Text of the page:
We measured CR and net primary production (NPP) using the light/dark method [16], [31]. Each specimen container was filled with unfiltered stream water of known dissolved oxygen (DO) concentration and a single substrate (3 replicates of each substrate; N = 18 for the pond and artificial streams, N = 12 for the river). Containers were capped so no air bubbles were present. All containers were placed in an environmental chamber at 22–23°C with constant light. Final DO and incubation time were recorded after 2–4 h in the light. The containers were refilled with fresh site water and incubated in an environmental chamber in the dark for 2–4 h, after which final DO and time were recorded. Three ‘blank’ containers with site water only were incubated for both NPP and CR measurements to account for metabolism of water column organisms or abiotic changes in DO. Running GPP and CR in sequence could affect results due to cumulative bottle effects, but these were minimized by the short duration of each measurement period. All substrates were immediately frozen at −20°C after metabolism measurements were completed. We calculated metabolism as change in DO in the light (NPP) and dark (CR), and gross primary production (GPP) as NPP - CR (units: µg O2 cm−2 h−1). For leaves and cardboard, we measured surface area by tracing each piece onto paper. The pieces were cut-out and weighed. We weighed paper of known surface area, and used simple linear regression to develop a mass to surface area conversion [15].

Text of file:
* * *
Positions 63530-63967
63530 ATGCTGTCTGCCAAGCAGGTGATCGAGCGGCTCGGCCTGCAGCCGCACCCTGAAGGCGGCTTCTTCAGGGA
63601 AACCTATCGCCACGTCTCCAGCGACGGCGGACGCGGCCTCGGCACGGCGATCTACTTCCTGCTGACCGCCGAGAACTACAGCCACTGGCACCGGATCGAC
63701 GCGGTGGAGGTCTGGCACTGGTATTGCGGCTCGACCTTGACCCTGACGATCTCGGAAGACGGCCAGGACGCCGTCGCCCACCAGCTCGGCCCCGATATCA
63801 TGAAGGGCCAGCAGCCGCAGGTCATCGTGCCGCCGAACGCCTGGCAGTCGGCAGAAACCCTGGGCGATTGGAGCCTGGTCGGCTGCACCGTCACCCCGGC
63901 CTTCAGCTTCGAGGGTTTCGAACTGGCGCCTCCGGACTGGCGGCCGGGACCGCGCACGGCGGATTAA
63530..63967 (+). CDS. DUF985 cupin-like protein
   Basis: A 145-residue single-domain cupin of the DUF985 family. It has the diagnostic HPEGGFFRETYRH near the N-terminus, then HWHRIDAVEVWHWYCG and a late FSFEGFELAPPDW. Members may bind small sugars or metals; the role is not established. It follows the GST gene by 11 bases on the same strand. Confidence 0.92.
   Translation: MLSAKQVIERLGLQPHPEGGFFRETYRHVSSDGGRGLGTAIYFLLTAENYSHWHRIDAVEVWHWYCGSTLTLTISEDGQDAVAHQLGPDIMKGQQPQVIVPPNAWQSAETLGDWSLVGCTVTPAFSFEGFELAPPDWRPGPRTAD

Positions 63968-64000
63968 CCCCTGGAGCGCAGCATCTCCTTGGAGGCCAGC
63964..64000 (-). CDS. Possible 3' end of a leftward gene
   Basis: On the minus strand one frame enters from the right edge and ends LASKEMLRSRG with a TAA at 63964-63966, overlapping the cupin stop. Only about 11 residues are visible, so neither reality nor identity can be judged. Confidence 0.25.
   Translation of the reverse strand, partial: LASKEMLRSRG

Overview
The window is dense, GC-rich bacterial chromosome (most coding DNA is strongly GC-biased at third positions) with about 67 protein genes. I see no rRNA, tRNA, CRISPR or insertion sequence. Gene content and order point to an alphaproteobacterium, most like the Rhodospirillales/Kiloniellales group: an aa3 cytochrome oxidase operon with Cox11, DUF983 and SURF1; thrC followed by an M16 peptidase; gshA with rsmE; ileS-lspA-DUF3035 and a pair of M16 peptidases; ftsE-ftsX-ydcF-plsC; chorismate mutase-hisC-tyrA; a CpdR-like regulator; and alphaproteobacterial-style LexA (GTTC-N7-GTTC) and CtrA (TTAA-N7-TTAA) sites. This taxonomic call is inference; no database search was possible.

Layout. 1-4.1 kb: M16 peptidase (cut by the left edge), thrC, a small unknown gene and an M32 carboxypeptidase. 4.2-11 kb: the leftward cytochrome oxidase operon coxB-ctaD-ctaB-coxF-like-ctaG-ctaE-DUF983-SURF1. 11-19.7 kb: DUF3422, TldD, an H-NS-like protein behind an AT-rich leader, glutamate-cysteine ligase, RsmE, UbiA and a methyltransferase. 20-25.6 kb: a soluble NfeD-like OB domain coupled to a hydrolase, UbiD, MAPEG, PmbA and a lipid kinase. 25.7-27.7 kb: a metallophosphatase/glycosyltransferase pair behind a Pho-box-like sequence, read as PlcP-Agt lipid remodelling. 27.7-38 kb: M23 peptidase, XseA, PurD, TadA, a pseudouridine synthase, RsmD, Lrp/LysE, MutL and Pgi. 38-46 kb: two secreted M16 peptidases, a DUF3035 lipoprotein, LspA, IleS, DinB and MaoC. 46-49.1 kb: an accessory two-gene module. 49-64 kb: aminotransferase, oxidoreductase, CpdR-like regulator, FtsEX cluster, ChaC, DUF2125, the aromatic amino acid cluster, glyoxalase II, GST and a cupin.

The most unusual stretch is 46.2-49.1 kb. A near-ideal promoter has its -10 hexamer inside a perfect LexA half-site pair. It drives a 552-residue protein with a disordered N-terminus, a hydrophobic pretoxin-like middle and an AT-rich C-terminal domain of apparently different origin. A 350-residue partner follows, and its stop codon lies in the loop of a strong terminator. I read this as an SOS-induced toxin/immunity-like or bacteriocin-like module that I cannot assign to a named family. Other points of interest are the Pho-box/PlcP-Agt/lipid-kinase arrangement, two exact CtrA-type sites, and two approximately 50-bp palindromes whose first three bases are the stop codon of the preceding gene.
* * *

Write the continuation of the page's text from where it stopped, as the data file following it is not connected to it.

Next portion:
Biofilm community composition